These 11 Moments From ‘On My Block’ Are Some Of The Realest Latino Moments Captured On Film
Netflix recently announced a few weeks ago that its coming-of-age comedy ‘On My Block’ would be renewed for a second season. As fans anticipate what’s to come for the show’s star-crossed lovers of Ruby Martinez and Olivia, and the rest of the gang, we’re looking back on the poignant moments that celebrated Latino culture in the show’s first season. Warning: Spoilers ahead if you haven’t watched the ‘Goonies’-esque show!
1. The struggle (and joys) of living under a multigenerational roof.
Ruby Martinez is thrilled to get his own room after sharing it for years with his twin siblings—until his abuela’s room has a plumbing mishap and leaves him with a new roommate.
While living with your abuela might not seem like the coolest idea at first, Ruby shows you can eventually be thankful for having a go-to sage to advise you during life’s ups and downs. She might even get along better with your friends than you do. Appreciate the time you have with your abuela, Ruby.
2. The light-up nativity set.
For many Latinos who grew up Catholic, you just weren’t ready for Jose Feliciano to wish you a ‘Feliz Navidad’ until the light-up camel and baby Jesus were proudly displayed by your parents on the front lawn. In order to have a conversation with his mom, Ruby needs to put away the baby, St. Joseph, lamb and camel while she’s cleaning the house.
3. Getting your quince dress fitted is a family affair.
To be ready for their big day, many teenage girls took their ruffled dresses to seamstresses around the neighborhood to cinch the waist and hem the edge. Ruby’s abuela likes to be efficient and has Ruby do the modeling for her.
4. Taking care of abuela’s religious objects is very important.
Ruby’s grandma was all of our Abuelas when she had to find the baby Jesus statue that was blessed by the bishop. Jamal tries to be technical by telling her it’s toddler Jesus, not baby Jesus, since the statue can stand.
And there is no convincing her otherwise.
But abeula was not having it. Lesson learned.
5. Nicknames in the family are a must.
Nacho, Chuy, Coyo, Monse…a nickname in a large Latino family is a rite of passage and Ruby has been holding his nickname down for years—until Olivia comes to stay with his family and he immediately wants to be referred to as ‘Ruben.’ Abuela doesn’t let him live it down though and chuckles while asking, “Since when?”
Nothing gets past abuela! ? ?
6. Gathering around the table to make tamales is the family tradition.
Growing up Latino, one of the most treasured memories for familias was gathering around the kitchen to make tamales. Monse and Cesar share a sweet moment (and look) while helping Ruby’s abuela mix the masa for some bomb tamales.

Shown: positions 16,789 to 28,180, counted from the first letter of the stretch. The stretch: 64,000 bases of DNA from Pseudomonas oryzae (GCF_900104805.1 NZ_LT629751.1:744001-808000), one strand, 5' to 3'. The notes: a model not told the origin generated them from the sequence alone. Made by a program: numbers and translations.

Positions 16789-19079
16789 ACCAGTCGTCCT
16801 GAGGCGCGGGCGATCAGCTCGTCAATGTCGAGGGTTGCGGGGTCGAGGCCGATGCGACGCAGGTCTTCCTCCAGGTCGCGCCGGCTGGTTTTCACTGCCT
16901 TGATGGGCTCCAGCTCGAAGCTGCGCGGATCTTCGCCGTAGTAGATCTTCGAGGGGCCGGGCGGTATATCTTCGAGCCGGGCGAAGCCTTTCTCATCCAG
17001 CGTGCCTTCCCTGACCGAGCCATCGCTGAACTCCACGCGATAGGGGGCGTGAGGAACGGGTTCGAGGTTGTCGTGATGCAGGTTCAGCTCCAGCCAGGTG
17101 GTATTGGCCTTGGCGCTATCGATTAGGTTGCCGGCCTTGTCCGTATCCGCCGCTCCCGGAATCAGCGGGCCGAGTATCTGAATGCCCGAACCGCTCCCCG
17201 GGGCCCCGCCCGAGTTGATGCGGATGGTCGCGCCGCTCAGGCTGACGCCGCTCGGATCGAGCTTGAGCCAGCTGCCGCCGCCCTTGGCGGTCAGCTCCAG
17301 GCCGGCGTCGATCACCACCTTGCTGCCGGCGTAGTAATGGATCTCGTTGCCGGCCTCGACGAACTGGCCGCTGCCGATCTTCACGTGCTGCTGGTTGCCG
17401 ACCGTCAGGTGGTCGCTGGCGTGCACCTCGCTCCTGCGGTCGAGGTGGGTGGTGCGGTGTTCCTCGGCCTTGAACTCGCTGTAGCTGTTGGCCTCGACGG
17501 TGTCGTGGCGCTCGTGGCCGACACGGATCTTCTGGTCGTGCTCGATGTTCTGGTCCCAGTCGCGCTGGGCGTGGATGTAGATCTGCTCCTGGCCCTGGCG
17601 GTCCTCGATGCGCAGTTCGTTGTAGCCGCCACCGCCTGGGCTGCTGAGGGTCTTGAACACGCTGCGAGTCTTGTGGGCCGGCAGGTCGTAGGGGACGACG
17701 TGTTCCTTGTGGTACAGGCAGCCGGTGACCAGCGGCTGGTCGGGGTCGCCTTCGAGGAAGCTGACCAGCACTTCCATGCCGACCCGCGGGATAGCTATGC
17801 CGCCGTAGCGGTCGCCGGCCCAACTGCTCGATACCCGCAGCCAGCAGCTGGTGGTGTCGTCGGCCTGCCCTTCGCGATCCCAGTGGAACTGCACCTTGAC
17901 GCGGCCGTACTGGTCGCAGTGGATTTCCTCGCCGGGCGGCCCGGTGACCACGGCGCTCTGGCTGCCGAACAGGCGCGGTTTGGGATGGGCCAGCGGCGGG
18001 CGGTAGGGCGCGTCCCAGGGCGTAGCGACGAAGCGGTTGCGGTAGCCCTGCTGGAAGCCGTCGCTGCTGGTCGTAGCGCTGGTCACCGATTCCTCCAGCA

7. Lighting saint candles during a blackout because you have so many.
Se fue la luuuzzz. It’s always a good idea to have candles around your house in case the electricity goes out, and you can be sure your abuela has *plenty* of saint candles at her disposal if that’s what she’s into. Ruby’s family is on top of it and game night is still possible thanks to these holy candles.
8. Quince. Waltz. Practice.
What was harder than narrowing down your quince court? Actually getting the moves down. Between your primo stepping on your toes and getting your chambelan de honor to make it to practice on time, it’s all about coordination on and off the dance floor. Ruby enlists some help from Jessica when it comes to getting Olivia’s waltz to the ? level.
9. Going overboard for a quince party is so easy to do.
Since Ruby is crushing hard on Olivia, he tries to cheer her up for her quinceañera by ordering a giant banner of the state of Texas with drawings of cowboy boots and Frito pies on the side.
Typically one goes hard on a quince to win someone’s love.
Olivia teases him that not *everyone* wears cowboy boots in the Lone Star state, but she gives him a hug after seeing all the effort he put into making her big night come true, despite not having her parents (who were deported) attend the party.
10. The shining quince moment everyone wishes they had.
After months of waltzing in the garage or patio and hearing the same song over and over again, it all came down to showing off your steps in front of your friends and family. The look on Olivia’s face says it all—a quince dance is all about who is sharing in the moment with you.
It bring joy to everyone’s face because it’s adorable.
Ruby is head over heels while dancing with her as her chambelan as Monse and Cesar are all smiles to see their friends so happy (side note: check out that waltz positioning.) Ruby was a great coach after all.
11. Abuela will always get too invested in her little telenovelas.
One of the LOL-worthy moments of the series was when Abuela lit a candle in front of Monse, asking God to help Sylvia who had been poisoned by her husband. When Monse reacts in shock, Ruby rolls his eyes to tell her Sylvia is just a character from Abuela’s telenovela.